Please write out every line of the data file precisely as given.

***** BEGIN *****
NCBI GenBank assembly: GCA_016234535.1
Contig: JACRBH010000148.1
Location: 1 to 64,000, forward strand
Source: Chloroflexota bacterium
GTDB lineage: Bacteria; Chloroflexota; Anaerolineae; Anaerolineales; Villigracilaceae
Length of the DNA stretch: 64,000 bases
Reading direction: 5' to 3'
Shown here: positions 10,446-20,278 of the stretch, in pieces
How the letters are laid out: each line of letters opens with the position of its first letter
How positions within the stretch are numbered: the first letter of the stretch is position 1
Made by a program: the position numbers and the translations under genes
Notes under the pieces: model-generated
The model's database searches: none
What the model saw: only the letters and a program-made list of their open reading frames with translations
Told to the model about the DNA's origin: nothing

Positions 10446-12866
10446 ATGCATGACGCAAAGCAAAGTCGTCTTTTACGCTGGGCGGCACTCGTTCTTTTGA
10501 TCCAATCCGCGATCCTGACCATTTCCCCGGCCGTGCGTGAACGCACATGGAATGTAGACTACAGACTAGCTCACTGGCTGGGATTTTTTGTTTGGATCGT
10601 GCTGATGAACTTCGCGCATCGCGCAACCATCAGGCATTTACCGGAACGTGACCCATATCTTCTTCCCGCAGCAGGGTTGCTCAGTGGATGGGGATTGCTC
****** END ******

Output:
NCBI GenBank assembly: GCA_016234535.1
Contig: JACRBH010000148.1
Location: 1 to 64,000, forward strand
Source: Chloroflexota bacterium
GTDB lineage: Bacteria; Chloroflexota; Anaerolineae; Anaerolineales; Villigracilaceae
Length of the DNA stretch: 64,000 bases
Reading direction: 5' to 3'
Shown here: positions 10,446-20,278 of the stretch, in pieces
How the letters are laid out: each line of letters opens with the position of its first letter
How positions within the stretch are numbered: the first letter of the stretch is position 1
Made by a program: the position numbers and the translations under genes
Notes under the pieces: model-generated
The model's database searches: none
What the model saw: only the letters and a program-made list of their open reading frames with translations
Told to the model about the DNA's origin: nothing

Positions 10446-12866
10446 ATGCATGACGCAAAGCAAAGTCGTCTTTTACGCTGGGCGGCACTCGTTCTTTTGA
10501 TCCAATCCGCGATCCTGACCATTTCCCCGGCCGTGCGTGAACGCACATGGAATGTAGACTACAGACTAGCTCACTGGCTGGGATTTTTTGTTTGGATCGT
10601 GCTGATGAACTTCGCGCATCGCGCAACCATCAGGCATTTACCGGAACGTGACCCATATCTTCTTCCCGCAGCAGGGTTGCTCAGTGGATGGGGATTGCTC